EJToday: Top Headlines
EJToday is SEJ's selection of new and outstanding stories on environmental topics in print and on the air, updated every weekday. SEJ also offers a free e-mailed digest of the day's EJToday postings, called SEJ-beat. SEJ members are subscribed automatically, but may opt out here. Non-members may subscribe here. EJToday is also available via RSS feed. Please see Editorial Guidelines for EJToday content.
"Exide Technologies' decision last month not to seek state permission to expand production at its Frisco lead smelter doesn't mean public health concerns are over."
"By the end of the month, the federal Environmental Protection Agency will probably declare that Texas' air permitting program lacks adequate public participation and transparency."
The nomination of Paul Anastas, known as the "father of green chemistry," to head EPA's Office of Research and Development, is being held up by Sen. David Vitter (R-LA). Vitter's action raises questions about his close ties to the formaldehyde industry.
"While the health effects of coal-ash disposal get most attention, a long list of other negative effects are overlooked. They include crushing financial burdens for people, companies, and governments; deepening mistrust of government; years of litigation; depressed property values; and more. These costs outweigh the costs of regulation, cleanup, and mitigation."
"Energy industry officials have dominated witness tables at hearings on climate legislation, appearing more often than representatives of any other groups invested in energy policy, according to a new analysis."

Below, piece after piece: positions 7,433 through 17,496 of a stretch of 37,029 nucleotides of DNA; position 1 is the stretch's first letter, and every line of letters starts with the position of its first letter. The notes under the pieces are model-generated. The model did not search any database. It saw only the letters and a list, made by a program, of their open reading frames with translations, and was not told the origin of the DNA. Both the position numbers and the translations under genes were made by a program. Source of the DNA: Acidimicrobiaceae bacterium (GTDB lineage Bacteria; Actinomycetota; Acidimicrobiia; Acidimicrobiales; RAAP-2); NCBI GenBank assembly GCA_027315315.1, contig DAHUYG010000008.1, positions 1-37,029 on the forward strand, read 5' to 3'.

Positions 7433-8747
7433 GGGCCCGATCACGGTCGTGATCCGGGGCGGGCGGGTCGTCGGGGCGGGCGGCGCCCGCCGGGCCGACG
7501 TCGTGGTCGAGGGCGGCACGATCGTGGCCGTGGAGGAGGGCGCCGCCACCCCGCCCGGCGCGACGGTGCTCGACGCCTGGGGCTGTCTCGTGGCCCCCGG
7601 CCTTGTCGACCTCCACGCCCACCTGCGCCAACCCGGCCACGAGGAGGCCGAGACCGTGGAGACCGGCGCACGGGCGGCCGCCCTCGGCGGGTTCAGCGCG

"Ocean acidification, caused by rising CO2 levels, is affecting not only coral reefs, but coastal ecosystems by changing everything from the ability of oysters to adhere to the riverbed to the extent of dead zones along the U.S. Pacific coast."
"Scientists sifting for trends in record high and low temperatures across the United States have found more evidence of long-term warming of the climate, with the biggest shift coming through a reduction in record low nighttime temperatures."
"A coalition of conservation groups are calling on international climate negotiators in Copenhagen next month to develop land-use policy incentives intended to encourage governments to protect natural carbon storehouses -- especially those in northern boreal forests and peatlands found in Canada, Scandinavia and Russia."
"In the new economy created by global warming, forests are turning into a valuable commodity. Promising not to cut them down is one of the most popular ways companies would like to offset their emissions. Correspondent Mark Schapiro follows the trail of one of those offset projects deep into Brazil's Atlantic forest."
"Less than a month before negotiators will meet in Copenhagen with the lofty goal of crafting a deal to curb global greenhouse gas emissions, the Obama administration is considering endorsing a limited short-term climate pact and deferring more ambitious action until next year."
"In Lima, Peru, more than 1.3 million people have no access to drinking water. The citizens without it are in the poorest areas, where water trucked in can cost nine times as much as it does in richer areas. So, citizens have had to either make do without running water, or, with the help of a German NGO, make dew into drinking water."
"A spate of recent deaths of New York police and fire officers who took part in the emergency operation at Ground Zero after the 9/11 attacks has heightened fears that it could be the start of a delayed epidemic of cancer-related illness."
"The Army Corps of Engineers must consider the effects of climate change as it draws up plans for flood control, navigation and other water projects under a new agency policy."
"At least somebody gets it. The University of Montana in Missoula announced on Monday that it is accepting applications for a new, two-year graduate program in environmental science and natural resource journalism."